Child Immune Response Tied to Mothers' Cytokine Production
But maternal immune factors in pregnancy do not appear to influence children's risk of atopic dermatitis
FRIDAY, July 15 (HealthDay News) -- Maternal inflammatory cytokines in pregnancy are associated with the corresponding cytokine levels in children at age 1 year, but children's atopic dermatitis is only associated with maternal atopic dermatitis, according to a study published in the August issue of Allergy.
Gunda Herberth, from the Helmholtz Centre for Environmental Research Leipzig in Germany, and colleagues investigated the potential maternal effects on the maturation of children's immune system using immune responses in 353 mother-child pairs. Concentrations of Th1/Th2/Th17, inflammatory cytokines/chemokines, and Immunoglobulin E (IgE) were measured in phytohemagglutinin and lipopolysaccharide-stimulated maternal blood during the 34th week of gestation, and in the children's blood at birth and at the age of 1 year. Using questionnaires, atopic outcomes during the first year were derived.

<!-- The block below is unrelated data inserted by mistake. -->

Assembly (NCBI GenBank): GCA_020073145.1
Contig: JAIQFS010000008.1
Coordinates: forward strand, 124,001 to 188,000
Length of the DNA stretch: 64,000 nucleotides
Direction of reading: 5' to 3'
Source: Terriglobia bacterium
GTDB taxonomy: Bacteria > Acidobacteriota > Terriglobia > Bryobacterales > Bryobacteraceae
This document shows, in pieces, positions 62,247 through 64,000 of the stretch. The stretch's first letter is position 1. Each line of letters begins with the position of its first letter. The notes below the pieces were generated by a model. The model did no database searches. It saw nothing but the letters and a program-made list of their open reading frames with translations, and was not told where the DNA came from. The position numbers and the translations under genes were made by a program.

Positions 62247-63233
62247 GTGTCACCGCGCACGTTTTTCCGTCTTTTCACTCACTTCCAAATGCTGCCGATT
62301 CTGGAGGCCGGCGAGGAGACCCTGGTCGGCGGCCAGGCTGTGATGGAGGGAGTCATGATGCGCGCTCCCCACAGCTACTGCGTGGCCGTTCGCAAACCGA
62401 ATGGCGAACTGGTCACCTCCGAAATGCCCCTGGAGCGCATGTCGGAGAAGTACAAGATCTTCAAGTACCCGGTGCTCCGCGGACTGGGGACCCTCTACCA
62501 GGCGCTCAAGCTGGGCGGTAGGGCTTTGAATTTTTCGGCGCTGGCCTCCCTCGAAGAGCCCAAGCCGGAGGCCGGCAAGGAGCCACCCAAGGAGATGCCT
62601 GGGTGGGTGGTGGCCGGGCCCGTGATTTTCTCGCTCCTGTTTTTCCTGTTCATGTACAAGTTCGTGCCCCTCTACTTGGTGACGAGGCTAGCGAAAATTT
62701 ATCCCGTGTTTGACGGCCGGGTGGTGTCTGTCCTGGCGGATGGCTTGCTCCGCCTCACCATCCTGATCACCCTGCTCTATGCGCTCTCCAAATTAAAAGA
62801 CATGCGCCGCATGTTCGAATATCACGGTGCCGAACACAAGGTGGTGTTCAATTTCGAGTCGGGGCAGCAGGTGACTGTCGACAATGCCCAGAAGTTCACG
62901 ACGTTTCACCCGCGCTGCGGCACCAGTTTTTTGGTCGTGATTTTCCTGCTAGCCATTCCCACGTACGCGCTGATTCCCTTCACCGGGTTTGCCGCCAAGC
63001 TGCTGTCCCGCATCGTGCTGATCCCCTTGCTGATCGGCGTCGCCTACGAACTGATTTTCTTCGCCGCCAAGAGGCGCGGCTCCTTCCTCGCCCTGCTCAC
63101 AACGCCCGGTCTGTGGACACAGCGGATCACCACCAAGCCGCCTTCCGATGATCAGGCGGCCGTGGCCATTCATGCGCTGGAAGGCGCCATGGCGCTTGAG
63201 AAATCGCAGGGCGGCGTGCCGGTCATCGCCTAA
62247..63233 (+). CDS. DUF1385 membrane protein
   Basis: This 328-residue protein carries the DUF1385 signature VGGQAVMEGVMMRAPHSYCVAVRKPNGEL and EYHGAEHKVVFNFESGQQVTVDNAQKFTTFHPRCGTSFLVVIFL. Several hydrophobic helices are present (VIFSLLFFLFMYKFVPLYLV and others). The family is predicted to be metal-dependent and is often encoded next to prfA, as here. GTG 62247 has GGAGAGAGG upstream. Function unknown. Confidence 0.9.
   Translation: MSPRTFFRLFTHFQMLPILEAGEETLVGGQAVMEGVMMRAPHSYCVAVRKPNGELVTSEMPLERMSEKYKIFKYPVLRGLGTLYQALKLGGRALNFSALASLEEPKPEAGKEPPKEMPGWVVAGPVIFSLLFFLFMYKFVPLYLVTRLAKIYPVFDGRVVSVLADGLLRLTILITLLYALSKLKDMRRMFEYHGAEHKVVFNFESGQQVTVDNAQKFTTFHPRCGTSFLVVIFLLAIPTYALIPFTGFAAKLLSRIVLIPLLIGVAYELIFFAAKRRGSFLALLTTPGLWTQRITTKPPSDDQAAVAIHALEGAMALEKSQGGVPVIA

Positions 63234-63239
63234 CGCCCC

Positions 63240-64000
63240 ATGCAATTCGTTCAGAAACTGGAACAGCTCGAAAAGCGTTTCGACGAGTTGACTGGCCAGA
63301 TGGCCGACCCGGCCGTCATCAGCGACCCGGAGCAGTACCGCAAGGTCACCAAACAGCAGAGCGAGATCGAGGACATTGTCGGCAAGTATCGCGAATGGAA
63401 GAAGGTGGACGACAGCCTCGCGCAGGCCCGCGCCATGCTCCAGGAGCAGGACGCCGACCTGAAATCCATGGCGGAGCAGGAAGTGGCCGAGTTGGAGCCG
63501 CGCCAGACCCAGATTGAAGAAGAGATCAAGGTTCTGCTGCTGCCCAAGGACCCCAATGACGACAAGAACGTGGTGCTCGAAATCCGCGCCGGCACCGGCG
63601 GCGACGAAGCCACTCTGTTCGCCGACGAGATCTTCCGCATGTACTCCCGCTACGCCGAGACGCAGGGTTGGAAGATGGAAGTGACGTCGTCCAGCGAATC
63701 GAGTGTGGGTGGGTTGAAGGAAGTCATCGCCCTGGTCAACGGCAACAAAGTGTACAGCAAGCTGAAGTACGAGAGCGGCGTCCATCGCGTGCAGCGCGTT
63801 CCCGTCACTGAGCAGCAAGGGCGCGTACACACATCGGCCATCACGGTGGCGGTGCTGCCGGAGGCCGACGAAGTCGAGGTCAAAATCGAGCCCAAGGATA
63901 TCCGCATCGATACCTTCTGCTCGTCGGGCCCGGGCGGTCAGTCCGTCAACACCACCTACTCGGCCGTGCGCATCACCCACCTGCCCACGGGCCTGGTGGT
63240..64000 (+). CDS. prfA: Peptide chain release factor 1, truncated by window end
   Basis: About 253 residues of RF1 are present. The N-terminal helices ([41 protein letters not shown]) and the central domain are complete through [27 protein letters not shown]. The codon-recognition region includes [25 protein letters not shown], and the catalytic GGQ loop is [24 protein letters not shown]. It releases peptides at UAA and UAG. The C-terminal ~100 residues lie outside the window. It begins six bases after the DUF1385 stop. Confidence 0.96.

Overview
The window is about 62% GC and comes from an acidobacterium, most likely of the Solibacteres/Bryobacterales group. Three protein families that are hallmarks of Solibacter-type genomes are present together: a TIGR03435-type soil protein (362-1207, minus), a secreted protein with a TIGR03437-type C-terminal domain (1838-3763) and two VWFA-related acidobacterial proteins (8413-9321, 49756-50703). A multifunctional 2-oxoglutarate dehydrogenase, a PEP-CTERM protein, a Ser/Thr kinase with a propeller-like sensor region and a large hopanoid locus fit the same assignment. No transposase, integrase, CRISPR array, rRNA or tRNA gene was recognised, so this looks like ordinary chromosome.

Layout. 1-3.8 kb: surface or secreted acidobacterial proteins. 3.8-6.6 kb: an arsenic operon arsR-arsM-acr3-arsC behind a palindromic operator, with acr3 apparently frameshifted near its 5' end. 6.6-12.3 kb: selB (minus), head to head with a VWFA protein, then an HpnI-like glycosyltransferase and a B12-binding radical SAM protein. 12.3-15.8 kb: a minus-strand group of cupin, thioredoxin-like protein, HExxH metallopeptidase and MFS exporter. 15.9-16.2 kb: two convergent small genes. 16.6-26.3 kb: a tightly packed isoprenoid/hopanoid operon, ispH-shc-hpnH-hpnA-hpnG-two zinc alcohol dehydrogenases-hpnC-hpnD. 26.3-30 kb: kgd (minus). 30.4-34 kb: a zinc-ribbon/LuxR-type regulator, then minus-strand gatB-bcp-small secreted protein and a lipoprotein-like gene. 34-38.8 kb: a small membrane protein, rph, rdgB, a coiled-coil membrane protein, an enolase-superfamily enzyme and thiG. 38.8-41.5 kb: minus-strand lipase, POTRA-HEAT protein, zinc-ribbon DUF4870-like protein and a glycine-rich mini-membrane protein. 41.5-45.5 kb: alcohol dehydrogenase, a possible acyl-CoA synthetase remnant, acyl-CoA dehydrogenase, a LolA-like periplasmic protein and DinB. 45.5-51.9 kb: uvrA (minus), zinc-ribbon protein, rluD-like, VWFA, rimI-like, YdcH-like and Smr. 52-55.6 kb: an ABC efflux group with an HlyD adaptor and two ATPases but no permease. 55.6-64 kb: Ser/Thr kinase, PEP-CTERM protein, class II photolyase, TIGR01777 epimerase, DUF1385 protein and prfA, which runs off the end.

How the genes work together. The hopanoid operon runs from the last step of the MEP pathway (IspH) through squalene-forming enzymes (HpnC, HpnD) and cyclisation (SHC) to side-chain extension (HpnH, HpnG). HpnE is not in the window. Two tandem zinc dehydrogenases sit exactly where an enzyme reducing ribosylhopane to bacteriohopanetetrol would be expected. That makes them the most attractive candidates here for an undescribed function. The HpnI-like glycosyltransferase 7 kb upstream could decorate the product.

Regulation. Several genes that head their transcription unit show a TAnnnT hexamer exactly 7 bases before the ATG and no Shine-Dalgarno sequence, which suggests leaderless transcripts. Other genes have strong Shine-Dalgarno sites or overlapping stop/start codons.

The investigators found that, with the exception of tumor necrosis factor-α (TNF-α), the concentration of inflammatory markers was many times higher in the cord blood samples than maternal blood. Th1/Th2 cytokines were present at lower levels in the children's blood with a Th2 bias at birth. Maternal levels of monocyte chemotactic protein-1, interleukin-10, and TNF-α in pregnancy were correlated with the cytokine blood levels in children at age 1 year. High concentrations of IgE in pregnant mothers were linked with elevated IgE in children at birth and age 1 year, whereas atopic dermatitis in children was determined by maternal atopic dermatitis.
"Maternal inflammatory cytokines during pregnancy correlate with children's corresponding cytokines at the age of 1 but are not related to IgE or atopic dermatitis. While maternal IgE predicts childrens IgE, atopic dermatitis in children is only associated with maternal disease," the authors write.